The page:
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Investigating a parasite-specific gene expression mechanism for the identification of novel anthelmintic drug targets

School of Medicine, Medical Sciences & Nutrition

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Dr B Mueller , Dr J Pettitt , Dr B Connolly No more applications being accepted Competition Funded PhD Project (Students Worldwide)

About the Project

Nematode parasites remain a major cause of neglected human disease and make significant global impacts on the health of agriculturally important animals and plants. Resistance against the limited pool of drugs (anthelmintics) available to treat these infections is on the rise, creating a demand for new, preferably wide-range interventions to combat parasitic nematodes.

We aim to identify new drug targets among the proteins and RNA molecules that are involved in an essential nematode gene expression process. Spliced leader trans-splicing is a conserved and essential step involved in the maturation of most mRNAs and is dependent on a set of nematode-specific factors whose functions and biochemical activities are poorly understood. As this process is conserved in all known nematodes, we are exploiting the manifold advantages of C. elegans as an experimental system. Through this approach we will gain the insight needed to develop nematode spliced leader trans-splicing mechanisms as novel drug targets.

Known spliced leader trans-splicing factors will be epitope tagged using CRISPR genome engineering, so they can be immunoprecipitated, allowing the identification of protein and RNA interaction partners by mass spectrometry and RNA-Seq, respectively. The function of these new factors will then be further explored using a variety of approaches including gene knock-down by RNA interference to identify defects in spliced leader trans-splicing, in vivo localisation studies and protein-protein and protein-RNA interaction assays. The combination of these approaches will lead to the identification of new factors required for spliced leader trans-splicing, together with a more complete understanding of the roles of known components.

The immediate outcome of this work is a better understanding of the mechanism underlying an essential parasite-specific gene expression strategy. Ultimately, the knowledge gained will inform approaches for the development of new anthelmintics.

The project will provide training in widely-used, transferable techniques, including CRISPR genome engineering, animal genetics, reverse-transcription qPCR, molecular cloning, fluorescent microscopy, RNA interference, immunoprecipitation, RNA-Seq and mass spectrometry (LC-MS/MS)- based proteomics.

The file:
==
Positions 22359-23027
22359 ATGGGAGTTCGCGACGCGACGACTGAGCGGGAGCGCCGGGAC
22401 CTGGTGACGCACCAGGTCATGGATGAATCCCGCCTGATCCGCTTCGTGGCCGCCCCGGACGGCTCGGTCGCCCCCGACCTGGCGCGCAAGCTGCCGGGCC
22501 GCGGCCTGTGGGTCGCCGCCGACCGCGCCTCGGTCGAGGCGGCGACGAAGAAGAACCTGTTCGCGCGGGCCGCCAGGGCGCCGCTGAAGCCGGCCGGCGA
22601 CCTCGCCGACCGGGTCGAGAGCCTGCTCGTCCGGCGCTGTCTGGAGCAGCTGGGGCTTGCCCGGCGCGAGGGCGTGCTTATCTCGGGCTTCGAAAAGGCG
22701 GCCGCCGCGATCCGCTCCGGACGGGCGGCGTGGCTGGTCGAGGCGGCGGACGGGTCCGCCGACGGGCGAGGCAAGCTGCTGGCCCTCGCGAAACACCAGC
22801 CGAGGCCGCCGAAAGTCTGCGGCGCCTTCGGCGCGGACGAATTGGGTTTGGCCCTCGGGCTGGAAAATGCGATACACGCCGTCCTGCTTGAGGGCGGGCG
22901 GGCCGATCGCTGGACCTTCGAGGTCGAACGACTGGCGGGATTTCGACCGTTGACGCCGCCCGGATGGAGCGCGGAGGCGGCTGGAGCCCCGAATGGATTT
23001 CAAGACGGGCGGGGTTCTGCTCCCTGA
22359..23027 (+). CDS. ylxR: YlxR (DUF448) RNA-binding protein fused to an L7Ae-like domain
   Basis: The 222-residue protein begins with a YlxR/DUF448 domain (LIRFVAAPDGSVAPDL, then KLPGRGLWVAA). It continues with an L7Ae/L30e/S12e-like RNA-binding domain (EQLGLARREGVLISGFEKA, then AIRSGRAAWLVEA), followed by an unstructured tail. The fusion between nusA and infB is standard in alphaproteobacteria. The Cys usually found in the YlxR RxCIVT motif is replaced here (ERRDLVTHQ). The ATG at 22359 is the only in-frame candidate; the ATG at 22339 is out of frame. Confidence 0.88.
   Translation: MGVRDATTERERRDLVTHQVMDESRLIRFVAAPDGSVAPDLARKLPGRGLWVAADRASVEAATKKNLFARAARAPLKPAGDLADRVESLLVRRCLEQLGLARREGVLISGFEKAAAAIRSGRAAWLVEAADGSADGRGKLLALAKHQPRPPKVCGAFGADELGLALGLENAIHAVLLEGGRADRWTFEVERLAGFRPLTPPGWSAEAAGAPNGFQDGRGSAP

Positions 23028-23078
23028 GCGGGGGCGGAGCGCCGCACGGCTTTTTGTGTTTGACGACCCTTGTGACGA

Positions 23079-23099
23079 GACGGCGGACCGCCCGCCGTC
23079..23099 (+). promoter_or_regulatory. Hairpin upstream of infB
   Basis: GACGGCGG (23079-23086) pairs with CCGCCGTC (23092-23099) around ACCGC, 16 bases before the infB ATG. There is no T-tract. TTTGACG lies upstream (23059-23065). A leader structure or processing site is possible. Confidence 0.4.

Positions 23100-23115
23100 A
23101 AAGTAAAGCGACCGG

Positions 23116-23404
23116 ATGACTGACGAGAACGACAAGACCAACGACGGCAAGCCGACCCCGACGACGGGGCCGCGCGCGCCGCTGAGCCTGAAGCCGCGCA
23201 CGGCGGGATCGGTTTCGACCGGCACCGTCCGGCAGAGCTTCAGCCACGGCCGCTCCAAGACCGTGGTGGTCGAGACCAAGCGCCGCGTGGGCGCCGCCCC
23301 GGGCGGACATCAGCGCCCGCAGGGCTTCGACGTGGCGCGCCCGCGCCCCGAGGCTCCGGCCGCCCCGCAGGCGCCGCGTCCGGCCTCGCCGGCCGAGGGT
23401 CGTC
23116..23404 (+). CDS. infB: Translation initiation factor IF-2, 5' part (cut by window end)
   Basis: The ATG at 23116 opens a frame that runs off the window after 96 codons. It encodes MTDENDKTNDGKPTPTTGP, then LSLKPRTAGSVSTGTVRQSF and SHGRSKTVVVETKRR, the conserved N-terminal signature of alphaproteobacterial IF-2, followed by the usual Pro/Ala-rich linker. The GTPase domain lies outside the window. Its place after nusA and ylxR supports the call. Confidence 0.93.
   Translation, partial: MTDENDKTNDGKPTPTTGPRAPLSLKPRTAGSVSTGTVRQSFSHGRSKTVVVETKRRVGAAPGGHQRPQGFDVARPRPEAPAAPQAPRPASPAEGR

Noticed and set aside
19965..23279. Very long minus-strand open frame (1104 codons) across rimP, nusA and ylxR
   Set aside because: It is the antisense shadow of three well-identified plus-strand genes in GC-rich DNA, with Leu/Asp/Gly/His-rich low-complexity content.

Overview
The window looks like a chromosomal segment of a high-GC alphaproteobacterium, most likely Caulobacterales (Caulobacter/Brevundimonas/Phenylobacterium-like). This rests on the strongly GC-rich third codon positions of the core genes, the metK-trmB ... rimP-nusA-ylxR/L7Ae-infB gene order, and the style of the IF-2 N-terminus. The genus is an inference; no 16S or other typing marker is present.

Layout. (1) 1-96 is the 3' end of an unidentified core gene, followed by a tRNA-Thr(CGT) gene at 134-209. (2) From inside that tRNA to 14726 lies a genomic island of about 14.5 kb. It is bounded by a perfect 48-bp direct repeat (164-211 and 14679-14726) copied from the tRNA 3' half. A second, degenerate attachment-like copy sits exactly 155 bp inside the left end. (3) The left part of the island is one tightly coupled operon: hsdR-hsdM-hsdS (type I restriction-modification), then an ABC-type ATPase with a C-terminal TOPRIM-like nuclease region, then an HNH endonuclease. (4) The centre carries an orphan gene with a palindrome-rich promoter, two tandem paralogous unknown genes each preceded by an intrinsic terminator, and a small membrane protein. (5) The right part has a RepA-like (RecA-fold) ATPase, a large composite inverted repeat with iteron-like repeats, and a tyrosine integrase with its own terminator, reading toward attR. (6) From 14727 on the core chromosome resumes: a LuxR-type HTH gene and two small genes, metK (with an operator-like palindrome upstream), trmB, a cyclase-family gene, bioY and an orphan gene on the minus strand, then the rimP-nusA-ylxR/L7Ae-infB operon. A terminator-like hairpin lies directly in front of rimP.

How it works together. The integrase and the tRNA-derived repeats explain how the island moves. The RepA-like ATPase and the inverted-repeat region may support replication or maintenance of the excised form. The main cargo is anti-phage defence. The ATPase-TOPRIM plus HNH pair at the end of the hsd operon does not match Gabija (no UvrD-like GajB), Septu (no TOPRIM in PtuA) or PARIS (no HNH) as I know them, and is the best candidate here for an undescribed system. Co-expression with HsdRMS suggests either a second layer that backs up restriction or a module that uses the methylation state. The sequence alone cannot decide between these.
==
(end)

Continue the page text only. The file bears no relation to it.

We are looking for candidates with a background in Molecular Biology, Cell and Developmental Biology, Microbiology, Molecular Parasitology, or a related area, who are enthusiastic about investigating fundamental biological processes that have significant potential for novel drug development.

You can find further information about us, the lab and our research on
Interested? Contact Berndt Müller at [Email Address Removed] for further information.

This project is advertised in relation to the research areas of MEDICAL SCIENCES. Formal applications can be completed online: You should apply for Degree of Doctor of Philosophy in Medical Sciences, to ensure that your application is passed to the correct person for processing.

NOTE CLEARLY THE NAME OF THE SUPERVISOR AND EXACT PROJECT TITLE ON THE APPLICATION FORM. Applicants are limited to applying for a maximum of 3 applications for funded projects. Any further applications received will be automatically withdrawn.

Funding Notes

This project is funded by a University of Aberdeen Elphinstone Scholarship. An Elphinstone Scholarship covers the cost of tuition fees only, whether home, EU or overseas.

For details of fees:

Candidates should have (or expect to achieve) a minimum of a First Class Honours degree in a relevant subject. Applicants with a minimum of a 2:1 Honours degree may be considered provided they have a Distinction at Masters level.

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